Newly Discovered Pamphlets Feature Heroic Historical Figures from Mexico
This post was written by Alyssa Franklin, our student employee who is responsible for digitization of this collection.
A pair of intriguing pamphlets are hidden within the depths of the Kathryn Stoner O’Conner Sons of the Republic of Texas Mexican Manuscript Collection. They were created by the same author/illustrator in summer of 1948, and each features a heroic historical figure from nineteenth-century Mexico. These documents have been meticulously assembled with great care and attention to detail. Each includes an endearing hand drawn illustration as its frontispiece. Interestingly, these illustrations seem to be based off of well-circulated source images. The artist was drawing from popular images of famous historical figures, and placed them as cover vignettes for his documents.
The subjects of these two works are general Ignacio López Rayón and lawyer Juan Antonio de la Fuente. Interestingly the pamphlets emphasize the state where each of these figures are from: López Rayón hails from the state of Michoacán, and de la Fuente from Coahuila. The opening passage of both documents gives an overview of the states themselves: including major metropolises, demographics, principal crops, and economic activity. These documents appear to be part of a larger series. Perhaps they once belonged to a series in which with a hero from Mexican history, from each individual state, was featured.
After the geographic overview, each document features a detailed biography of its subject. López Rayón was a general who was instrumental in Mexico’s fight for independence from Spain between 1810 and 1828. De la Fuente was a lawyer turned politician, who fought for the creation of laws improving the lives of everyday Mexicans. Both figures are treated in a reverent manner by the author, Rafael Garcés Velásquez.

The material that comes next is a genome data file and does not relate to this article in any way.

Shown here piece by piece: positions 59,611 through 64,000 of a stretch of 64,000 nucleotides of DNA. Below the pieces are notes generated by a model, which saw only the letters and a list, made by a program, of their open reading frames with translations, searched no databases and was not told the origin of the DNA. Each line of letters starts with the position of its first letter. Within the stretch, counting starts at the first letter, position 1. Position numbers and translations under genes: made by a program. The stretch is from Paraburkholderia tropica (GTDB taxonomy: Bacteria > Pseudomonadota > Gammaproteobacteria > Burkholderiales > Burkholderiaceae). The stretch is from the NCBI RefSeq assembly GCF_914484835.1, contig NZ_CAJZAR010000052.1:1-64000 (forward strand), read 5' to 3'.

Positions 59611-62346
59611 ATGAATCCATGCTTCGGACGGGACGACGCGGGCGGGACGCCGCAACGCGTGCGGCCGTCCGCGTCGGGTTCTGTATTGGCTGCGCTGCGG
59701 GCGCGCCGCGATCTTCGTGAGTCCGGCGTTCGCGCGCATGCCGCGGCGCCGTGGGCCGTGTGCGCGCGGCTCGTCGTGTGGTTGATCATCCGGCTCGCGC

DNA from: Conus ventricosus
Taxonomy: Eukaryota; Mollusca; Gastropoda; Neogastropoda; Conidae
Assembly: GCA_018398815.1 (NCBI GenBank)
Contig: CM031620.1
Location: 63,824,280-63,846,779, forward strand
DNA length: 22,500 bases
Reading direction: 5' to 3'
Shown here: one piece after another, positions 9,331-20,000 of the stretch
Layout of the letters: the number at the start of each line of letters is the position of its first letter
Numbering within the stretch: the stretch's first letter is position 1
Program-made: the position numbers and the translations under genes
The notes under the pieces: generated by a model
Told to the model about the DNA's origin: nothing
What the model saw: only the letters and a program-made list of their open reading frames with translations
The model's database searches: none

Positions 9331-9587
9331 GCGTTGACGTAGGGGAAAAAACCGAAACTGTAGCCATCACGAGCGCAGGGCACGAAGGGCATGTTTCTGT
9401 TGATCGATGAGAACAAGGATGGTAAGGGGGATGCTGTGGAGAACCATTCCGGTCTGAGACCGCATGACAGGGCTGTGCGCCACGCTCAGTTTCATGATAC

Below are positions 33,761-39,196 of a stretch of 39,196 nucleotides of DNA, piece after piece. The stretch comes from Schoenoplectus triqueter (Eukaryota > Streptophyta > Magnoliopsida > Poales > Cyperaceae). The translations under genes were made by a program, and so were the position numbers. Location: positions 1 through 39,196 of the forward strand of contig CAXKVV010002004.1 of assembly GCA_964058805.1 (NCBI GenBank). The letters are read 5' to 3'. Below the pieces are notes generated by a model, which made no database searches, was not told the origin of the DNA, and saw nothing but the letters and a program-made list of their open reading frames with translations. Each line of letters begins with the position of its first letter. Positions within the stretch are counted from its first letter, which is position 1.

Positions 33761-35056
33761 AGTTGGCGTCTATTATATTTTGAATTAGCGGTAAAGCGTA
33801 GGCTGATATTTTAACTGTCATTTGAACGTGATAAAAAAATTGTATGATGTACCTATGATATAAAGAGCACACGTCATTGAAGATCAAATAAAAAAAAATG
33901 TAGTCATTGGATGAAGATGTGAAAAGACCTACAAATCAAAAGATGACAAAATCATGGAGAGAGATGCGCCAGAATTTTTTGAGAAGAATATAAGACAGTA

Although only two of these fascinating documents have been found in the SRT collection thus far, they offer an intimate glimpse into mid-20th century life and concerns in Mexico City. It appears their creator made these as his profession, as prices and days spent laboring are clearly laid out in both pamphlets. Perhaps Rafael Garcés Velásquez was a specialist in creating informative booklets on historical figures and events, who took commissions based on various clients’ requests.
The presence of these two documents with the SRT collection raises more questions than it answers. They are catalogued under the birth and death dates of their subjects, López Rayón and de la Fuente, and not under the year in which they were actually produced, 1948. Although it does not appear that any other pieces by this creator are present in the collection, the formulaic nature of the two examples discussed here leads to the assumption that they were part of a larger series. The dates of production, price charged, and location of their delivery are all meticulously recorded on their closing pages.
Whoever the creator of these documents, Rafael Garcés Velásquez, was- he clearly had a vested personal interest Mexico’s nineteenth-century past. These handmade creations offer glimpses at the industry surrounding a proliferation of history; they exhibit veneration for a century gone by.
Both booklets have been digitized and can be viewed in their entirety in our online digital collections.
For a complete collection inventory, please see the finding aid.